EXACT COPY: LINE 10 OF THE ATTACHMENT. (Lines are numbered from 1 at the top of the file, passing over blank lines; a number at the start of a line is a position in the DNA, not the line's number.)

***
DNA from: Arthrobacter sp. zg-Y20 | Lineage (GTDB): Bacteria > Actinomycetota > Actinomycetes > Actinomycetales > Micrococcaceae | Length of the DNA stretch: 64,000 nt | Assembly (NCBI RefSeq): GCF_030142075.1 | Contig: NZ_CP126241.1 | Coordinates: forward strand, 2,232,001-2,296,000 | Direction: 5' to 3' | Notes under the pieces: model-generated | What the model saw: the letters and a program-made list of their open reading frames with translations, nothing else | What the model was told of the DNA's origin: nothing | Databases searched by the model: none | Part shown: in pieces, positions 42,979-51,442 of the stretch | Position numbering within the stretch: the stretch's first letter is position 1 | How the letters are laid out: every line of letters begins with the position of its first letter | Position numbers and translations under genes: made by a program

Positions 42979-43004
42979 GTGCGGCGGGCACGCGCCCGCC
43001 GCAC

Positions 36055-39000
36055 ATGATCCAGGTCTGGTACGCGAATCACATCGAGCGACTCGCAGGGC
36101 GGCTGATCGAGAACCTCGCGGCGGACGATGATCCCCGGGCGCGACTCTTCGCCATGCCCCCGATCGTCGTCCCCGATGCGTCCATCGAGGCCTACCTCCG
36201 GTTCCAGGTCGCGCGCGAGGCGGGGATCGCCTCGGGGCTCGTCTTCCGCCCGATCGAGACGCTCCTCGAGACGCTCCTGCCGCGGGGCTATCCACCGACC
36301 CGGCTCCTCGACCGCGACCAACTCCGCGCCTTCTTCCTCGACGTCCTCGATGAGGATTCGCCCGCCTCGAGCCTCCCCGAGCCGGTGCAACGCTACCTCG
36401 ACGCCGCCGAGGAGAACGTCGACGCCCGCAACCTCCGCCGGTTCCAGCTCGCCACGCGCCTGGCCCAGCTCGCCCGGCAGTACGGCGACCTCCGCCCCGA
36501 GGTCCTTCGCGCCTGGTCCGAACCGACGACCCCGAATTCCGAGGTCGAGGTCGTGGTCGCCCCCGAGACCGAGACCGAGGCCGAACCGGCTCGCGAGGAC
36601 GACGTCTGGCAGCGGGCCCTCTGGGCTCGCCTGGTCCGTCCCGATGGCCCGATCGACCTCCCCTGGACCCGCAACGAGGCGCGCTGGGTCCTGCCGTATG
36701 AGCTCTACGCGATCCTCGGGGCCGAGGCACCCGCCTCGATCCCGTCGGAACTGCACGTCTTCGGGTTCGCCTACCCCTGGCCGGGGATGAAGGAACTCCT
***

36401 ACGCCGCCGAGGAGAACGTCGACGCCCGCAACCTCCGCCGGTTCCAGCTCGCCACGCGCCTGGCCCAGCTCGCCCGGCAGTACGGCGACCTCCGCCCCGA